Hydrogen-powered unmanned aircraft takes first flight

AeroVironment testing hydrogen powered unmanned aircraft

A hydrogen powered unmanned aircraft successfully completed its first flight recently flying four hours and climbing to an altitude of 5,000 feet.

The AeroVironment Global Observer is going through flight tests that in the end will produce aircraft that promises to fly up 400lbs of payload to 65,000 feet, while staying aloft for up to seven days.  The company envisions the aircraft in a number of applications, from being a satellite-like communications link to emergency response and surveillance. 

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According to the company: "These flights will include the Air Force's Joint Aerial Layer Network Tactical Communications Suite payload. This capability provides persistent, IP-based aerial communications infrastructure that extends communications from a Global Observer aircraft positioned at 65,000 feet above sea level. The joint operational utility of the Global Observer system will also be assessed during this flight test series for future U.S. Government, civil, and military uses."

AeroVironment isn't the only manufacturer developing hydrogen powered unmanned aircraft.  Boeing recently rolled out a liquid hydrogen-powered unmanned aircraft it says can fly at high altitudes for up to four days.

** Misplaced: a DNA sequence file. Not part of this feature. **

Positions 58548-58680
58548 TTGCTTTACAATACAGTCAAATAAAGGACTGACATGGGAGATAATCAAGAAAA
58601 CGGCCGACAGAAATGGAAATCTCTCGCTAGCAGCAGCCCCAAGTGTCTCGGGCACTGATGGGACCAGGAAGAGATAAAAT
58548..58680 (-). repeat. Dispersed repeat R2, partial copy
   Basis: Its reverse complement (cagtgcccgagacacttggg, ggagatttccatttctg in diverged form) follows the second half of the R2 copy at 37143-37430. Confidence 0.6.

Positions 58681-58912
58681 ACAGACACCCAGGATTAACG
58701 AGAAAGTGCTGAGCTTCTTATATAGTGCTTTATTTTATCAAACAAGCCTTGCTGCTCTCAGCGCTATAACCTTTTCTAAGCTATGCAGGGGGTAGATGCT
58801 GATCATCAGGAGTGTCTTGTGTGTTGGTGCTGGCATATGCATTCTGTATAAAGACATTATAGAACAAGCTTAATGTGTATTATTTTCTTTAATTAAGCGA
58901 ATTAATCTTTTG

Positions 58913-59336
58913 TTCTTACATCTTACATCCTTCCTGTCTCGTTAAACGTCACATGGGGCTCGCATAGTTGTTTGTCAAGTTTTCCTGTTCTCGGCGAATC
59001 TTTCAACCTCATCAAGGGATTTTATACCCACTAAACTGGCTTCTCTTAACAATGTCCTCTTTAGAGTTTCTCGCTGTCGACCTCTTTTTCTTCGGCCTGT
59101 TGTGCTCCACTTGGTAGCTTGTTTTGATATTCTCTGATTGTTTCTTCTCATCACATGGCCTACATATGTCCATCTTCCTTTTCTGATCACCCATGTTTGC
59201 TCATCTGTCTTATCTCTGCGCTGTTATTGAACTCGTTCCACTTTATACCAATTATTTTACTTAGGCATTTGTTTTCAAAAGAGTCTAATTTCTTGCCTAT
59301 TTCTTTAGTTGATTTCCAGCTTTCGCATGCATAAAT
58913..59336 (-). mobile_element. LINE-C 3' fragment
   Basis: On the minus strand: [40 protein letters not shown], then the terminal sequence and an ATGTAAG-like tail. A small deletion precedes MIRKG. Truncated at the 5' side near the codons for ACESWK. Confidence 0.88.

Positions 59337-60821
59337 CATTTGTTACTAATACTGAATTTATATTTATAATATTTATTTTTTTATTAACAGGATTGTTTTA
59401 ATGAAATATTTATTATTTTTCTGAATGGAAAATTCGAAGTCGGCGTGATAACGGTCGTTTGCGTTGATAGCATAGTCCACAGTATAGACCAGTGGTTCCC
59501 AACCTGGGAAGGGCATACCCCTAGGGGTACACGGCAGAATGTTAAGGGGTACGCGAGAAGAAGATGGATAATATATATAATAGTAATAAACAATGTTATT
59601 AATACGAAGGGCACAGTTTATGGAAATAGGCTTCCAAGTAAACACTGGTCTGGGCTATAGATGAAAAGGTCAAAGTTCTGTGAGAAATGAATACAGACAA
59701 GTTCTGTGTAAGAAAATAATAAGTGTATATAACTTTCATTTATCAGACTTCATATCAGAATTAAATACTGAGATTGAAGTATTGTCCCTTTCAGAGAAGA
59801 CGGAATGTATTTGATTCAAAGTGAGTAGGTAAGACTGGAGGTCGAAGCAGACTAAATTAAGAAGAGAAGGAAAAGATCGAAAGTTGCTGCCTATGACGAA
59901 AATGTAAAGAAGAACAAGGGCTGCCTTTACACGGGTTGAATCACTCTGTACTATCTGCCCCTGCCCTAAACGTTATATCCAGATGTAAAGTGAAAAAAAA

The Phantom Eye demonstrator is powered by two 2.3-liter, four-cylinder engines that provide 150 horsepower each. It has a 150-foot wingspan, will cruise at approximately 150 knots and can carry up to a 450-pound payload at  65,000 feet.

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The driving idea behind Phantom Eye is  that it could park itself high over a specific location for intelligence gathering, reconnaissance, surveillance and communication.

According to the AVWeb site: "The twin-engine Phantom Eye demonstrator aircraft will have a 150-foot wingspan. Successful testing could make it the precursor of a larger HALE that would carry 2,000 pounds for more than 10 days. A third design, the Phantom Ray, is also expected to evolve from the program and may be the first to fly. The Ray will be a fighter-sized UAV designed as a flying test bed for advanced technologies. Phantom Eye is the evolution of Boeing's earlier piston-powered Condor, an aircraft that set records for altitude and endurance in the late 1980s.  Boeing expects first flight of the Phantom Eye UAV to take place early next year."

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